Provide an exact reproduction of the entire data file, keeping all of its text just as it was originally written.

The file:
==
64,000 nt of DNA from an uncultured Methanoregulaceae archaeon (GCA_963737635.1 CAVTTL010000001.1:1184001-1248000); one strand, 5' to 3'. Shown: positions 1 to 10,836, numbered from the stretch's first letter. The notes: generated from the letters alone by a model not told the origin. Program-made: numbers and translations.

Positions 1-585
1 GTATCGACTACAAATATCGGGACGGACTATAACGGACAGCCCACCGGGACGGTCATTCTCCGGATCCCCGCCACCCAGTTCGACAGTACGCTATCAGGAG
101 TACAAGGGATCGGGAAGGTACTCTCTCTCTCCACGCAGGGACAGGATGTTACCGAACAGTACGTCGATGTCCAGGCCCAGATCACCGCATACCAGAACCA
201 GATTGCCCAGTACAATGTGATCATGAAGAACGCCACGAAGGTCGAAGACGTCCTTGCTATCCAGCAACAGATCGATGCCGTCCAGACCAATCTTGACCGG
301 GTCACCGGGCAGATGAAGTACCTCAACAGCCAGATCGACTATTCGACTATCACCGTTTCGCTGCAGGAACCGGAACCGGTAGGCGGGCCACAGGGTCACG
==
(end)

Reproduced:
64,000 nt of DNA from an uncultured Methanoregulaceae archaeon (GCA_963737635.1 CAVTTL010000001.1:1184001-1248000); one strand, 5' to 3'. Shown: positions 1 to 10,836, numbered from the stretch's first letter. The notes: generated from the letters alone by a model not told the origin. Program-made: numbers and translations.

Positions 1-585
1 GTATCGACTACAAATATCGGGACGGACTATAACGGACAGCCCACCGGGACGGTCATTCTCCGGATCCCCGCCACCCAGTTCGACAGTACGCTATCAGGAG
101 TACAAGGGATCGGGAAGGTACTCTCTCTCTCCACGCAGGGACAGGATGTTACCGAACAGTACGTCGATGTCCAGGCCCAGATCACCGCATACCAGAACCA
201 GATTGCCCAGTACAATGTGATCATGAAGAACGCCACGAAGGTCGAAGACGTCCTTGCTATCCAGCAACAGATCGATGCCGTCCAGACCAATCTTGACCGG
301 GTCACCGGGCAGATGAAGTACCTCAACAGCCAGATCGACTATTCGACTATCACCGTTTCGCTGCAGGAACCGGAACCGGTAGGCGGGCCACAGGGTCACG